• 468 genes up in NTRK1, 18 genes 514 genes preferentially down in NTRK2 cell line overlapped associated with NTRK1 157 genes preferentially associated with NTRK2 283 genes up in NTRK2, 4 genes down in NTRK1 cell line overlapped Out of 10,459 known 671 genes were genes on the chips, 751 preferentially associated genes were found with either NTRK1 or differentially expressed NTRK2 in literature Figure 4-1. Differentially expressed genes on chips and preferentially associated genes in literature Functional pathway analysis In order to explore the potential relevance of the derived gene lists to neuroblastoma, we determined whether these sets were preferentially enriched for biological pathways that were known to be critical for tumorigenesis and tumor progression. The following four gene list groups were involved in this comparison: Group A: The overall gene set: all 10,459 genes represented on the expression array chip Group B: Out of Group A, the set of 751 genes differentially expressed (biologically) in neuroblastoma cell lines constitutively expressing NTRK1 or NTRK2 and induced with corresponding ligand. Group C: Out of Group A, the 550 genes that were differentially represented in the literature between NTRK1 and NTRK2 Group D: 22 genes were consistently differentially expressed, either for NTRK1 73
    • or NTRK2, by both techniques Functional pathways assigned to each gene in the above groups were identified with the Ingenuity pathway analysis toolkit. We concentrated on six specific pathways considered to be highly relevant to neurotrophic factor signaling in neuroblasts: cell death, cell growth and proliferation, cell-to-cell signaling and interaction, cell morphology, nervous system development and function, and cellular assembly and organization. For each functional group, the number and the proportion of genes assigned to each of those six pathways were calculated (Table 4-1). Group A Group B Group C Group D (N=10,459) (N= 751) (N= 550) (N=22) CD 1979, 18.9% 153, 20.4% 309, 56.2% 12, 54.5% CGP 2251, 21.5% 154, 20.5% 304, 55.3% 3, 13.6% CCSI 1492, 14.3% 57, 9.98% 186, 33.8% 7, 31.8% CM 1068, 10.2% 85, 11.3% 219, 39.8% 7, 31.8% NSDF 897, 8.58% 108, 19.6% 148, 26.9% 9, 40.9% CAO 755, 7.22% 103, 13.7% 115, 20.9% 11, 50% Table 4-1. The number and proportion of genes in each gene group associated with selected pathways. CD: cell death; CGP, cell growth and proliferation; CCSI, cell-to-cell signaling and interaction (CCSI); CM, cell morphology; NSDF, nervous system development and function; CAO, cellular assembly and organization. As shown in Table 4-1, when compared to the overall set of genes that were surveyed for expression levels (Group A), the subset of 751 genes identified as being significantly differentially expressed by expression array analysis alone (Group B) was slightly or moderately enriched for four pathways (CD, CM, NSDF, and CAO) and was actually reduced in the other two pathways (CGP and CCSI). Conversely, the set of genes differentially mentioned in text (Group C) was highly enriched for all six relevant pathways relative to the overall set and the expression array-alone set. Correspondingly, 74
    • the set of genes differentially expressed in both the microarray and text mining experiments were highly enriched for five of the six pathways. However, the CGP pathway did not show enrichment. To illustrate the Ingenuity determined genes that are relevant for select pathways, all the genes in Group C subsets are listed in Appendix B. Group B Group C Group D CD 0.152 0.0166 <0.001 CGP 0.746 0.0216 0.728 CCSI 0.999 0.0227 0.009 CM 0.146 0.0109 0.001 NSDF <0.001 <0.001 <0.001 CAO <0.001 <0.001 <0.001 Table 4-2. Significance testing for six relevant protein pathways. Shown are P-values calculated in comparisons between Groups B, C, or D relative to group A for each of the six pathways. Pathway abbreviations are listed in Table 4-1. In order to calculate statistical significance of the six selected pathway gene enrichments for the three subset groups, compared to the overall gene Group A, a hypergeometric test was applied and the corresponding P-values were calculated (Table 4-2). The results show that both the text-mining Group C (all 6 pathways) and the combined analysis Group D (5 out of 6 pathways) gene sets were enriched from the overall set for selected pathways with statistical significance. Interestingly, the expression array Group B gene set was only enriched for the NSDF and CAO pathways. To determine whether the combined analysis Group D gene subset was further enriched from the expression array Group B gene set, Group B was used as a reference set to directly determine whether Group D showed significant enrichment (Table 4-3). 75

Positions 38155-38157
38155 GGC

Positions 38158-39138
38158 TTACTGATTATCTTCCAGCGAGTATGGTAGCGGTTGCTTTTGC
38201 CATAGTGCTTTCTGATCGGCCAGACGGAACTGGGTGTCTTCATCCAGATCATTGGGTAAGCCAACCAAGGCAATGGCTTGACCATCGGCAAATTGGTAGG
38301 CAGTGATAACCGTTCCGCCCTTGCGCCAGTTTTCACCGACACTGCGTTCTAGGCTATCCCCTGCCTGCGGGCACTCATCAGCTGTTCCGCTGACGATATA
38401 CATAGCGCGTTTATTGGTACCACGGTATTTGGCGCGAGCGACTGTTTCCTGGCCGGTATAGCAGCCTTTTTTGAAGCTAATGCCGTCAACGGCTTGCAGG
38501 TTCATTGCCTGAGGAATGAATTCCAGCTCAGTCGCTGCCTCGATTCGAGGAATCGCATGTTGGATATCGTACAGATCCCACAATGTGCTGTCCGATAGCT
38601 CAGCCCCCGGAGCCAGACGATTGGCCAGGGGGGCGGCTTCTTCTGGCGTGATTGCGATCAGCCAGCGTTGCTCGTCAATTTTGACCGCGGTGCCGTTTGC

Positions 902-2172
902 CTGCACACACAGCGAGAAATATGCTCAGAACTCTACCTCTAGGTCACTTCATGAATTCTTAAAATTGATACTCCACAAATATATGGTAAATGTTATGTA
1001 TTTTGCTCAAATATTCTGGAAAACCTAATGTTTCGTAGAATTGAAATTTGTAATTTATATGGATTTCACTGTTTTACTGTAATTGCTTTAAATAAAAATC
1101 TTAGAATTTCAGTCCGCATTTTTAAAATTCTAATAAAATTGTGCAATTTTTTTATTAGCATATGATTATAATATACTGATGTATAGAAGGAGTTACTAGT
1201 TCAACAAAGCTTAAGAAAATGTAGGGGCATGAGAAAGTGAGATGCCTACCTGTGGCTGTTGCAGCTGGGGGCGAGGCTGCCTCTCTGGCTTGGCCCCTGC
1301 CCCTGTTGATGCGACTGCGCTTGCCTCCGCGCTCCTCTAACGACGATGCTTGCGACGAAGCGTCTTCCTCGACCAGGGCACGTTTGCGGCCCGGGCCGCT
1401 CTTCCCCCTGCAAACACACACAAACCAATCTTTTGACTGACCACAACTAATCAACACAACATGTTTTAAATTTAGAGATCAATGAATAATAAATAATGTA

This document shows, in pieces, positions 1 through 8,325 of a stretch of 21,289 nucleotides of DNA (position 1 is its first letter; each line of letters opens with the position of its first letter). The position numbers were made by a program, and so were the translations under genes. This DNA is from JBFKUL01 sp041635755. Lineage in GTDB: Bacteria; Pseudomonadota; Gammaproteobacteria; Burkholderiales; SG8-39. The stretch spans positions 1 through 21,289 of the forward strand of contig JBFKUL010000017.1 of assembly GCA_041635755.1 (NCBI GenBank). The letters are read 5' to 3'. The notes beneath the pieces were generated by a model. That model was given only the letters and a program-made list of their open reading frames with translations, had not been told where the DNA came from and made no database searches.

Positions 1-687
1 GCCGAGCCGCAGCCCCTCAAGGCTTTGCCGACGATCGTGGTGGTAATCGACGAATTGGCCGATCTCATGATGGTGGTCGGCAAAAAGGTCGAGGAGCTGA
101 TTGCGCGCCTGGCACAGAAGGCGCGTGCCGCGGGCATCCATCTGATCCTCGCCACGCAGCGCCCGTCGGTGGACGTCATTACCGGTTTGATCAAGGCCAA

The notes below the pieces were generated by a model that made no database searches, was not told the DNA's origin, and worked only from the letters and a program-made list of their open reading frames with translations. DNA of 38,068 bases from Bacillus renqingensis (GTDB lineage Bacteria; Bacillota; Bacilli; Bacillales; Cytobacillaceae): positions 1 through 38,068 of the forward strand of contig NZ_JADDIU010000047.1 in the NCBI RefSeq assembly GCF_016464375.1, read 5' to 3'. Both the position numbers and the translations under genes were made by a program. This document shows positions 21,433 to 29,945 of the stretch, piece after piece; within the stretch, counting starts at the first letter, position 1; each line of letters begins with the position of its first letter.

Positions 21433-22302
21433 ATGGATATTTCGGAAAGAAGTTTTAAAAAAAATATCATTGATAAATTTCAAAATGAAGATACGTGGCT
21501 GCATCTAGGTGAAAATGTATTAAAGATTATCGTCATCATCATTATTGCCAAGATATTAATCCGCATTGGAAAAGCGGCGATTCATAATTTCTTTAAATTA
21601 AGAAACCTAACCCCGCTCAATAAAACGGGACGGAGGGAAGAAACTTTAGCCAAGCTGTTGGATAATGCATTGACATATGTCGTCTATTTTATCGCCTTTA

• Group D CD <0.001 CGP 0.727 CCSI 0.00940 CM 0.0124 NSDF <0.001 CAO 0.0117 Table 4-3. Significance testing for six relevant protein pathways. Shown are P-values calculated in a comparison between Group D relative to group B for each of the six pathways. Pathway abbreviations are listed in Table 4-1. The Bonferroni step-down correction was applied to account for multiple testing. Table 4-3 shows that the P-values for 5 out of 6 pathways are significant, demonstrating the relevant gene enrichment capability of the integrated analysis method compared to expression array analysis alone. This experiment suggests that at least in this experimental paradigm, our text mining process is capable of enriching gene sets for genes that are members of functional pathways critical for tumorigenic and tumor progression processes in neuroblastoma. RT-PCR Experimental Validation To determine the authenticity of genes identified by both text mining and expression analysis, we selected 11 genes for further validation of expression, using RT- PCR. Identically to the expression array experiments, gene expression levels were measured at four time points to cell lines expressing stably transfected NTRK1 or NTRK2, after applying the corresponding neurotrophic factors to the media. Generally, the RT-PCR results confirmed and more precisely defined the expression level differences observed between the NTRK1 and NTRK2 expressing cell lines by the microarray analysis. Specifically, expression level differences were concordant for 10 of 76